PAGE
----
April 28, 2017

Connecting Food, Culture and Identity with the Oak Bluffs School Sixth Grade

The sixth grade students began their exploration of food and culture by watching the film One Hundred Foot Journey. The film tells the story of an Indian family that is forced to flee India due to violent political conflict. The family finds themselves in France where they open an Indian restaurant. A clash of cultures ensues and culminates in the attempted conflagration of the Indian restaurant at the hands of two French chefs. Ultimately, the conflict is resolved when the local French people and recently transplanted Indian people develop a mutual love for each other's food and culture.

After learning about French and Indian culture, the students were eager to explore their own food cultures. Students conducted Family Food Interviews, asking each other questions such as, "What is your favorite family dish? Why?" Favorite family dishes included: mac and cheese, rice and beans, schnitzel, ackee, spaghetti, scallops, steak and many others. After listing their favorite foods, students made a list of foods they thought of when considering Martha's Vineyard food culture. On this list, students mentioned food from local farms, seafood, wild edibles, hunted meats and summer barbecue. In comparing the list of students' favorite family foods with Martha's Vineyard foods, students noted that the list of Martha's Vineyard foods lacked the diverse cultural foods eaten at home. We merged the two lists and pondered, "What makes up food culture? Is food culture based on what is local? What a place is known for? Or what people are actually eating?"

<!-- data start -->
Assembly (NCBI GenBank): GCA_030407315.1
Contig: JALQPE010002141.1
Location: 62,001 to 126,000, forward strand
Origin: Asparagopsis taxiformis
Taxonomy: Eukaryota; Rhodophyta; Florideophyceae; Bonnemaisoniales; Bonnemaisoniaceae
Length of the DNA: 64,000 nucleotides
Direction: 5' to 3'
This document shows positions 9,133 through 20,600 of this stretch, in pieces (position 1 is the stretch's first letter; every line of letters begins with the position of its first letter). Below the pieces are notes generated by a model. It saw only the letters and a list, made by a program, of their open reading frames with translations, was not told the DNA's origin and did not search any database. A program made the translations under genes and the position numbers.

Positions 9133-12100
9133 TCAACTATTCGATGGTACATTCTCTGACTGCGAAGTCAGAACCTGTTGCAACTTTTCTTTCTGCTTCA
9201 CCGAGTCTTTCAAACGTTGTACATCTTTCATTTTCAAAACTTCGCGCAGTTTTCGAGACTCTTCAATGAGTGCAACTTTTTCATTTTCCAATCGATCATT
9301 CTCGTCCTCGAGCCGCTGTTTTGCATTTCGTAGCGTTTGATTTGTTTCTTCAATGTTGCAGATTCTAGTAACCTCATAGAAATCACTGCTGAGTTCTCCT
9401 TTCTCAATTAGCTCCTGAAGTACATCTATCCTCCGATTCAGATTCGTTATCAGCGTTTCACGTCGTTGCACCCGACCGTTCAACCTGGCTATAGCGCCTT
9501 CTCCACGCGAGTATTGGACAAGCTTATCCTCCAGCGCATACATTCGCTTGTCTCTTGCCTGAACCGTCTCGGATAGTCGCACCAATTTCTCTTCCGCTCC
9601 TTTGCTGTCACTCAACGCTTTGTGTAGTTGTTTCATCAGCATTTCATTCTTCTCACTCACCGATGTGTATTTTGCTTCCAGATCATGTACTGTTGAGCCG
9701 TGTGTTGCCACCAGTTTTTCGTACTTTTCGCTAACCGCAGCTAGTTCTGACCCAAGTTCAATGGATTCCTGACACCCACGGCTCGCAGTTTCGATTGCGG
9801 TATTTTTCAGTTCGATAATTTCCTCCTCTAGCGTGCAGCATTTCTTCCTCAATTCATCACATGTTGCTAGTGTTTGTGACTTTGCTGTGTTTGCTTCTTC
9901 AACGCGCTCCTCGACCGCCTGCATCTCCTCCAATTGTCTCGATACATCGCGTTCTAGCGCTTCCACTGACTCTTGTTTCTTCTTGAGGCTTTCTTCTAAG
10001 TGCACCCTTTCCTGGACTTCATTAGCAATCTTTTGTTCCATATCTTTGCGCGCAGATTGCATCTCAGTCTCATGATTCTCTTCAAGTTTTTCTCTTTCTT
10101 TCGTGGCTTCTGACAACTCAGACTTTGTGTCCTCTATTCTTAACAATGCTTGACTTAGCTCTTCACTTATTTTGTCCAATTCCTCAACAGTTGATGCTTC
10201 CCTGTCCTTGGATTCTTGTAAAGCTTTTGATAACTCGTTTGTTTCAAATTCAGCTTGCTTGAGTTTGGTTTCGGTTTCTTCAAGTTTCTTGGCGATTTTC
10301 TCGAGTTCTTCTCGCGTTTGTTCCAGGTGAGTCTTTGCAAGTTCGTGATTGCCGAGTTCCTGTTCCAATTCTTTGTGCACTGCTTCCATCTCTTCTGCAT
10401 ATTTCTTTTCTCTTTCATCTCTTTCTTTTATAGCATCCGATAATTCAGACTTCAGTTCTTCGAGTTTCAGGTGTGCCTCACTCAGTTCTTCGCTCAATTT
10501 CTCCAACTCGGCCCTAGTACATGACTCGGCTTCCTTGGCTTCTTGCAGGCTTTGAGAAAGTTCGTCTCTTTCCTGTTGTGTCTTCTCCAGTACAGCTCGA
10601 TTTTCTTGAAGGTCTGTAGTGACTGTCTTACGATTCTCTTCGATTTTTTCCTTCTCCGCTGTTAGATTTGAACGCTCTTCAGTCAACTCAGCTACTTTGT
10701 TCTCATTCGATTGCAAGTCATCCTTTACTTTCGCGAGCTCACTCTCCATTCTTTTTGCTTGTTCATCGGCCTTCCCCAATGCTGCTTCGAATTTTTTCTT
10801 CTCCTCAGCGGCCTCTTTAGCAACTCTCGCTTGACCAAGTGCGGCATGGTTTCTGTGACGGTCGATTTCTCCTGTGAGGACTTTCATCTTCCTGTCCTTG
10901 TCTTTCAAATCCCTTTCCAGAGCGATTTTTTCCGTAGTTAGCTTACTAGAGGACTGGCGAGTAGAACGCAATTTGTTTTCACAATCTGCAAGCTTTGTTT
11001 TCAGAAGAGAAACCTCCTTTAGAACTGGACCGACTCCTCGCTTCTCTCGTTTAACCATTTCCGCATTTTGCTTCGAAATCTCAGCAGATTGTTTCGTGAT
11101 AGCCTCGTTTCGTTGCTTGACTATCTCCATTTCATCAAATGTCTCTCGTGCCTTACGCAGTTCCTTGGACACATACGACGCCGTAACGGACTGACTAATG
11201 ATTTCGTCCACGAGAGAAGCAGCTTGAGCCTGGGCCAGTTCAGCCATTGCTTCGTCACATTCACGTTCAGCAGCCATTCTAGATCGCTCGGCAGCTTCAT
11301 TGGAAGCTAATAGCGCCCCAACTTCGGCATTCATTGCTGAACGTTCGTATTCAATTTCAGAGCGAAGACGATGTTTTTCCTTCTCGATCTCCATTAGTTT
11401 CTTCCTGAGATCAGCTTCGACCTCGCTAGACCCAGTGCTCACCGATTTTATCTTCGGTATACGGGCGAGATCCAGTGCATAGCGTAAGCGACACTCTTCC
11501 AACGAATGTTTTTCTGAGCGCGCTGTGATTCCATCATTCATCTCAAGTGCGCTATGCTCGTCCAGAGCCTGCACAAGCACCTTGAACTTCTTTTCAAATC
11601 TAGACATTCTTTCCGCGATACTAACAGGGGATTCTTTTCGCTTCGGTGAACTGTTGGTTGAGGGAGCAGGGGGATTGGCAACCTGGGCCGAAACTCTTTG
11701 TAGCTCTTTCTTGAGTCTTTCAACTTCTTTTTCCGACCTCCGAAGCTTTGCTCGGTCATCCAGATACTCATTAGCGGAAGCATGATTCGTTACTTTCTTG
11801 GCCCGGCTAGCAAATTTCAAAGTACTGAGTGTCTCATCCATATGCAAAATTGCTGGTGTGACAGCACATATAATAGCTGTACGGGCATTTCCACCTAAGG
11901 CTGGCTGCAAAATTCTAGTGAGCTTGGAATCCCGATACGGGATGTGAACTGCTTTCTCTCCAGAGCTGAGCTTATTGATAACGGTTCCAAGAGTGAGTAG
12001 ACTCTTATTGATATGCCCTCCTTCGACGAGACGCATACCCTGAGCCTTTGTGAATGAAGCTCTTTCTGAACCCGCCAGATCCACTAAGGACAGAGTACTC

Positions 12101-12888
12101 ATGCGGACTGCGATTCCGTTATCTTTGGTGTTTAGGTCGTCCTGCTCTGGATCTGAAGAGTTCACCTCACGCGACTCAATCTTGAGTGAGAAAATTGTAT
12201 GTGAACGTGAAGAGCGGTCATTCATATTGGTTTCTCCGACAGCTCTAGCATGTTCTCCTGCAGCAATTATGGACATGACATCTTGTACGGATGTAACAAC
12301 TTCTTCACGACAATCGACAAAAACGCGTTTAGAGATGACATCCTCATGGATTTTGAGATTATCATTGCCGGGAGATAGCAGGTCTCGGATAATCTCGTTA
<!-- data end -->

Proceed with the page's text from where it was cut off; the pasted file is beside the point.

To culminate, the students came together to prepare and eat a community meal. After coming to agreement over the foods they wanted to make, the sixth graders worked together to cook clam chowder, a salad featuring greens from the school greenhouse, schnitzel, challah bread, cranberry bread and brigadeiro. 

Here are some students reflections on the community meal: 

Our community meal yesterday tasted great and was so much fun to make. The best part about it in my opinion is that we all came together and prepared a meal. Our classwork was mostly about how food is identity and what you eat makes you who you are. I think food is important because it doesn’t just fuel us for the day, it's a way of life and a way to come together. -- Penelope  

I thought that our community meal turned out really well. Not just the food (the food did turn out really well), but also the preparing of the food. Everyone worked together and got it done. It helped me understand how food, identity and culture are connected because I now realize that food can be your identity and culture. I had not thought about that , but now I do. -- Hannah  

The community meal was really good. It made me understand that if you don’t share the same culture, that you don't follow the same culture, you don't need to be afraid of it, because where you live now there is freedom, and there is a lot of good stuff about other cultures that shouldn't change. Just because you move to another country doesn’t mean you need to follow the same culture, doesn’t mean you need to give up your culture. You are who you are and you don't need to change. Do you know why? Because you are free and what we did yesterday at the community meal was really good because we mixed different cultures together. We tried something new, we learned about other cultures. -- Lorhana